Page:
It also sent its own engineers, its top field troubleshooters and top company executives to Longmont in the following months.

By fall of 2002, city workers were growing frustrated with Wedeco’s attempts to fix the problems.

“Sounds like they think they have satisfied us, but now I have even more questions,” said sewage treatment plant superintendent John Anderson in an e-mail to Youngberg and other officials dated Sept. 12, 2002

The next month, Youngberg started recommending the city seek other options.

“I still believe they are trying to blow enough smoke to cover up the initial design problems with the system,” he wrote in an Oct. 17, 2002, e-mail to Anderson and other colleagues. “If this system can’t work reliably without constant operator intervention and continuous worry about its performance, then we’ll definitely consider switching to hypochlorite (a disinfecting chemical). Or maybe Trojan would like to bring in a pilot unit and run side-by-side comparison tests with the Wedeco system? Think that would get Wedeco’s attention?”

A month later, city officials began drafting a letter to Wedeco airing their complaints and seeking a solution.

By July 2003, the company agreed to install additional treatment bulbs. But in the summer of 2004, workers still were unable to make the system work as advertised.

The system beams light into wastewater as it runs through a shallow trough. The light is supposed to deactivate bacteria, including fecal coliform. But after passing through the system, bacteria remained active.

The company alternately said the water was too murky for the light to penetrate, that the bulbs were dirty or that testing was flawed.

City officials pointed out that Wedeco promised the system would work under the exact conditions under which it was installed.

And a six-week test of the competing Trojan system in summer 2003 went swimmingly.

By that time, the Longmont City Council had been officially notified of the problems with the system and told that replacing it could cost $650,000. Some of that could be offset if the city can return the failed Wedeco system to the manufacturer and get at least a partial refund.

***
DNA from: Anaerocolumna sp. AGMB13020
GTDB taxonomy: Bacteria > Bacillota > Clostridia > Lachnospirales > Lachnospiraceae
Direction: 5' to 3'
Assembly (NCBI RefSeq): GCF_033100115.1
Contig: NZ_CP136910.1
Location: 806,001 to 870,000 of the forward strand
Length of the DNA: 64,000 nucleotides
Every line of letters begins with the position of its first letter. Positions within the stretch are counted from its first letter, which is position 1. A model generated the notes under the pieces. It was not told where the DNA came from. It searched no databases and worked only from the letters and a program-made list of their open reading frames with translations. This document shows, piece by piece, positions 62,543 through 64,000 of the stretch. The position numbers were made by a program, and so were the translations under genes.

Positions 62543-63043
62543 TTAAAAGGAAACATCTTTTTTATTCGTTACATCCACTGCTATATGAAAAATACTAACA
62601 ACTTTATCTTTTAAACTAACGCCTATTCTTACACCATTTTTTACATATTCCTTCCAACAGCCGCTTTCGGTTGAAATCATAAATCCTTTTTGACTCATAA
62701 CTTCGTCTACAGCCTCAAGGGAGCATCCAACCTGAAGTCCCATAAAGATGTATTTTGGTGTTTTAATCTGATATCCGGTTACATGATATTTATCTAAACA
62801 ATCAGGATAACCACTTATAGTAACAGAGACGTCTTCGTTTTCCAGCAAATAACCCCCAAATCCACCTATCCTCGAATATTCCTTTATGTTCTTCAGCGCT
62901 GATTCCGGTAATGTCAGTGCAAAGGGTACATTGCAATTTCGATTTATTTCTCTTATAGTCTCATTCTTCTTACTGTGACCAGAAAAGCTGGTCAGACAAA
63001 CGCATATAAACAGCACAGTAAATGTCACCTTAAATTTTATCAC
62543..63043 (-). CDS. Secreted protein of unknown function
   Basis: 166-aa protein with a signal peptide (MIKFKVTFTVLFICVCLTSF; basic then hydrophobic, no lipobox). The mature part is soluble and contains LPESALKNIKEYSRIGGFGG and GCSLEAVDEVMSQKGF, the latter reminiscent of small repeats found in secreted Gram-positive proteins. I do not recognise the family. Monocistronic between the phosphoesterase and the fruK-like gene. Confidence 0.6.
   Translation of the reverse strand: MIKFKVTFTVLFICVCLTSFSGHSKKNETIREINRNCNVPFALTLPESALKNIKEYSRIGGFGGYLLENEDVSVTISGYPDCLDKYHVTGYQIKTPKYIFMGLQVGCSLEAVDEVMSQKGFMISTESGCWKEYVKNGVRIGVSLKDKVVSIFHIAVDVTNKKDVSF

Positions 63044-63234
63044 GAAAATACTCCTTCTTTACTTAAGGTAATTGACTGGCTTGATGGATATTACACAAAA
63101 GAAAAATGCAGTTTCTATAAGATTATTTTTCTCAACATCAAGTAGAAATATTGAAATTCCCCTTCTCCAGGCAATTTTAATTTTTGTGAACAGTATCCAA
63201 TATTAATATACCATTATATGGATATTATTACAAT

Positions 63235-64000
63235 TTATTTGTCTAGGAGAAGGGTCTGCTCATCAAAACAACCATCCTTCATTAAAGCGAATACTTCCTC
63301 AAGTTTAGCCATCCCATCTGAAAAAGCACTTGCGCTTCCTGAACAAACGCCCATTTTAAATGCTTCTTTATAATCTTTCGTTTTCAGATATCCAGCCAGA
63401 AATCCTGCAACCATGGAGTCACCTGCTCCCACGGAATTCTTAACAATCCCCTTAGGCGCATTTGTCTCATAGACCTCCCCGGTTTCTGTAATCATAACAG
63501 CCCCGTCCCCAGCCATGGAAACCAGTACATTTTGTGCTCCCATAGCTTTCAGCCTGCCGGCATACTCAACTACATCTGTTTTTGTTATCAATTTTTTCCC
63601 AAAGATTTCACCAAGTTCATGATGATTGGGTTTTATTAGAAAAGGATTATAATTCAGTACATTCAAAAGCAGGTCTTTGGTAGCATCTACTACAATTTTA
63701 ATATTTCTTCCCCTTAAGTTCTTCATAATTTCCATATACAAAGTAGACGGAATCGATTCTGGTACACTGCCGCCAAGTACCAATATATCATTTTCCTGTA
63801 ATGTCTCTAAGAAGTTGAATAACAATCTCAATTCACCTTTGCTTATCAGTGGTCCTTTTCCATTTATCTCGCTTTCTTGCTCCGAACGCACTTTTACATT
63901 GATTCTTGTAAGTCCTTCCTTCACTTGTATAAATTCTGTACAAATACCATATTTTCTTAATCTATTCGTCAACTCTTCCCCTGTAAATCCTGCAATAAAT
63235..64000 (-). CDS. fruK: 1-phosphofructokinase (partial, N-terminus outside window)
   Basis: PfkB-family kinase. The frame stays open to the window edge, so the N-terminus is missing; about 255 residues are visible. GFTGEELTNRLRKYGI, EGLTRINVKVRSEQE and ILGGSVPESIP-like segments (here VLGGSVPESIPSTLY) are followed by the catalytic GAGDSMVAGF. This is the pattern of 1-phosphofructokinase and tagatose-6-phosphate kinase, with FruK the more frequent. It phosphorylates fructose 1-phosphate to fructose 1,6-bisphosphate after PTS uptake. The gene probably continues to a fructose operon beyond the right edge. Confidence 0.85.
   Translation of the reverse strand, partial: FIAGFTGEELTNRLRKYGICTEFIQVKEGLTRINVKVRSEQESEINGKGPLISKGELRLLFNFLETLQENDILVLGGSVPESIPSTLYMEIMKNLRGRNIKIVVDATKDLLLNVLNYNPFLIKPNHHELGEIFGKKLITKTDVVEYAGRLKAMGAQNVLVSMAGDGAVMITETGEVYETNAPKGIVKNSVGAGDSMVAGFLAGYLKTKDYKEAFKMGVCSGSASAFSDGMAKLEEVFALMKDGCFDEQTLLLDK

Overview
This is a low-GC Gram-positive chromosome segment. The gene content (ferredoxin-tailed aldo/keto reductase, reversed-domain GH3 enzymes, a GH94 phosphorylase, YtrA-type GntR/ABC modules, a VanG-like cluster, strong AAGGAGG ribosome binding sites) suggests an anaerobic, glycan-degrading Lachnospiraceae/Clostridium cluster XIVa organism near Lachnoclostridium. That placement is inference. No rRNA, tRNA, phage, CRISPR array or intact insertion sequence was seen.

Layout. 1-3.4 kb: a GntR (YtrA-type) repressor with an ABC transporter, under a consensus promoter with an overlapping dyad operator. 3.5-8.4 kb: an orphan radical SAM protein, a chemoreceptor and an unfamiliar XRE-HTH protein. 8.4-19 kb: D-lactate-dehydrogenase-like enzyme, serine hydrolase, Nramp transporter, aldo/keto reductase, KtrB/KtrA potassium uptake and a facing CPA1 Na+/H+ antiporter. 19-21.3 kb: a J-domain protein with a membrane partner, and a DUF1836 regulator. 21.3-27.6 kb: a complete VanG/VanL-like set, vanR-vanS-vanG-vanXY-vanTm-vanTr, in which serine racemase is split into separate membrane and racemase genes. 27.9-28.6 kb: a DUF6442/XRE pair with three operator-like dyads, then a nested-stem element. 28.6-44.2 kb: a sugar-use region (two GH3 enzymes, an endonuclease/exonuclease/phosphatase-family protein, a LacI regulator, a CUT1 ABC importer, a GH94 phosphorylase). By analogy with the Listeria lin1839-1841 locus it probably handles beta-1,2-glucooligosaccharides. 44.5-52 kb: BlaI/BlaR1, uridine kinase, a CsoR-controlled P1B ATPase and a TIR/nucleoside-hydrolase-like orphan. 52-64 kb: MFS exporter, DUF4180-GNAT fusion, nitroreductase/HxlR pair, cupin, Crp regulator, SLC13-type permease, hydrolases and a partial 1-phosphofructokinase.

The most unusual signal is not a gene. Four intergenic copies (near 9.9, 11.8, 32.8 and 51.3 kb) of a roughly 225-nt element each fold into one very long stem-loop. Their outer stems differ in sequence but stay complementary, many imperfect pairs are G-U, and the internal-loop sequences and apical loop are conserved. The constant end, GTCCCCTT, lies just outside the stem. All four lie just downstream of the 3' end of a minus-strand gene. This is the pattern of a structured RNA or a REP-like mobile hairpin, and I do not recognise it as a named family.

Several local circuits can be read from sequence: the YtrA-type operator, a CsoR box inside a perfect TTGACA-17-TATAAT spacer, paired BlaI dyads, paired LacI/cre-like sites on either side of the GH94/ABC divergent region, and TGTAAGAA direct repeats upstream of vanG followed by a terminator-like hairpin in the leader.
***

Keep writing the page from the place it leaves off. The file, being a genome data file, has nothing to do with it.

Part of the reason the city is reluctant to keep working with the Wedeco system is that it will cost an additional $345,000 in maintenance and electricity over what was originally budgeted.

This week, Youngberg and city water/wastewater director Dale Rademacher declined to comment. But in a letter sent to Wedeco’s president on July 1, 2003, Youngberg’s feelings are clear.

“On most of the occasions when we informed you of problems, months have gone by without any meaningful action on your part. At this point, our confidence in your product and your company is such that we would encourage you to consider taking the system back and returning the funds so that we can pursue other disinfection alternatives,” Youngberg wrote. “All of us have spent far too much time and money on this problem and we question whether additional efforts are worthwhile.”

Calls to Wedeco’s North Carolina headquarters went unanswered Friday, as did calls to the the company’s president, John Marrino. A Vermont cell phone number Dinkloh gave to the city was answered by a woman who said she had no idea who he was.

Because the city is apparently in settlement talks with Wedeco, officials refused to release 25 of the most of the recent letters, faxes and e-mails between them.

Trevor Hughes can be reached at 303-684-5220, or by e-mail at thughes@times-call.com.